Second-Hand Smoke

Tue, 2015-03-24 12:41Guest
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Lawyer Suing Neighbor for Smoking Is Defender Of Corporations Accused Of Toxic Smoke

This is a guest post by David Halperin, originally published at Republic Report.

There’s been recent media coverage of how two Washington DC lawyers named Brendan and Nessa Coppinger have sued and convinced a local judge to issue a temporary restraining order prohibiting their neighbor, Edwin Gray, from smoking in his Capitol Hill row house, which adjoins theirs.

Gray has lived in his home for 51 years; the Coppingers moved into theirs last fall. The Coppingers say that cigarette and marijuana smoke is seeping into their bedroom and their child’s bedroom. The Washington Post quoted Nessa Coppinger, 38 and pregnant with the couple’s second child, as saying, “This is a health concern. We don’t smoke. We don’t allow smoking in our home.” They are seeking $500,000 in damages from Gray and his sister, who owns the house.

I don’t begrudge the Coppingers for seeking to be free of harmful smoke. And they say they tried to reach agreement with their neighbor to fix the ventilation situation before filing suit. (Gray’s sister says she didn’t like the terms the Coppingers presented.)

What interested me about the case was that the Post and other media sources described Nessa Coppinger as “an environmental lawyer.” In Washington, that could mean a number of things.  So I looked her up.  For Nessa Coppinger, a principal of the 95-lawyer firm Beveridge & Diamond, it means that some of her accomplishments are explained on the firm’s website like this:

Tue, 2012-11-20 15:27Steve Horn
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LA Times Covers "Sand Land," Ecological Hazards of Frac Sand Mining in Wisconsin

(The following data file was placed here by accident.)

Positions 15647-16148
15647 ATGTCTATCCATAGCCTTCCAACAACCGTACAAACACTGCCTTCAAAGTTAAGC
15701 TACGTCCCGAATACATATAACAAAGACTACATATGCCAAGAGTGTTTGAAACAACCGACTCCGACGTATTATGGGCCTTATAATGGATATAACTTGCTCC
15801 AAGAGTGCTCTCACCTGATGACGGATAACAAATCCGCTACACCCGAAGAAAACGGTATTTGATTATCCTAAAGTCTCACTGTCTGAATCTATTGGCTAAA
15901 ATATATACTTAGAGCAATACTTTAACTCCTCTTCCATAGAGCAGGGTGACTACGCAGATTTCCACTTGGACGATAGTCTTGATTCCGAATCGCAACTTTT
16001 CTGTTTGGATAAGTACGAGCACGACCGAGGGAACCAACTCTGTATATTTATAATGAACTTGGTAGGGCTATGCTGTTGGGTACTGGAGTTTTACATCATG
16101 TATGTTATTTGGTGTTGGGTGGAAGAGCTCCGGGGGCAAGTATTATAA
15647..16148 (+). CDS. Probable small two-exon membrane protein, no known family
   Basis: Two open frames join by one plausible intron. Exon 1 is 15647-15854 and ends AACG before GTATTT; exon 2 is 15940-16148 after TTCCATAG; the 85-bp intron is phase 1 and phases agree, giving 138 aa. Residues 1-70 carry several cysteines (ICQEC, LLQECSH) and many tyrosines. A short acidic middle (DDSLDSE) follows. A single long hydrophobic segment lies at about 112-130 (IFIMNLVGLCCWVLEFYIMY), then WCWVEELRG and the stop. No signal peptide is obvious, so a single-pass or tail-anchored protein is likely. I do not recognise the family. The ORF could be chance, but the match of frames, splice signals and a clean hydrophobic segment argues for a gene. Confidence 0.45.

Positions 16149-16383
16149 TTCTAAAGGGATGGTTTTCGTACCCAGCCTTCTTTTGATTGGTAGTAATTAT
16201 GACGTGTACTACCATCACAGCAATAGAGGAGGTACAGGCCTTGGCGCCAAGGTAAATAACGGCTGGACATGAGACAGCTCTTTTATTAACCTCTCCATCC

On Nov. 19, The Los Angeles Times' Neela Banerjee, writing from Chippewa County, WI, explained what we covered here in June in our “Sand Land” investigation.

The skinny: mining for frac sand creates a whole slew of problems and must be taken into consideration in the “cradle to grave” equation when quantifying the ecological hazards associated with hydraulic fracturing (“fracking”) for unconventional oil and gas. 

“In time, 800 acres of farmland will be mined to feed an energy boom sweeping the United States,” explained Banerjee.

The crystalline silica sand currently being mined from this farm land is blasted into hard rock shale basins during the horizontal drilling process popularly referred to as fracking. This particular fine-grained, circular sand is the perfect shape to break open up pours for shale oil and gas to flow out from under the ground.

“Ground zero for industrial sand mining is western Wisconsin, in counties like Trempealeau, Buffalo and Chippewa,” wrote Banerjee, echoing our findings here on DeSmog. “At least 60 industrial sand mines are functioning or in the permit process in the area, up from five in 2010…[A] fracked well could use anywhere from 2 million to 5 million pounds of sand.”

The airborne dust eminating from mining for frac sand, a study published by the Occupational Safety and Health Administration (OSHA) recently demonstrated, can lead to silicosis for miners working on site. Comparatively speaking, “little is known about its effect on people who live near mine sites,” Banerjee explained.

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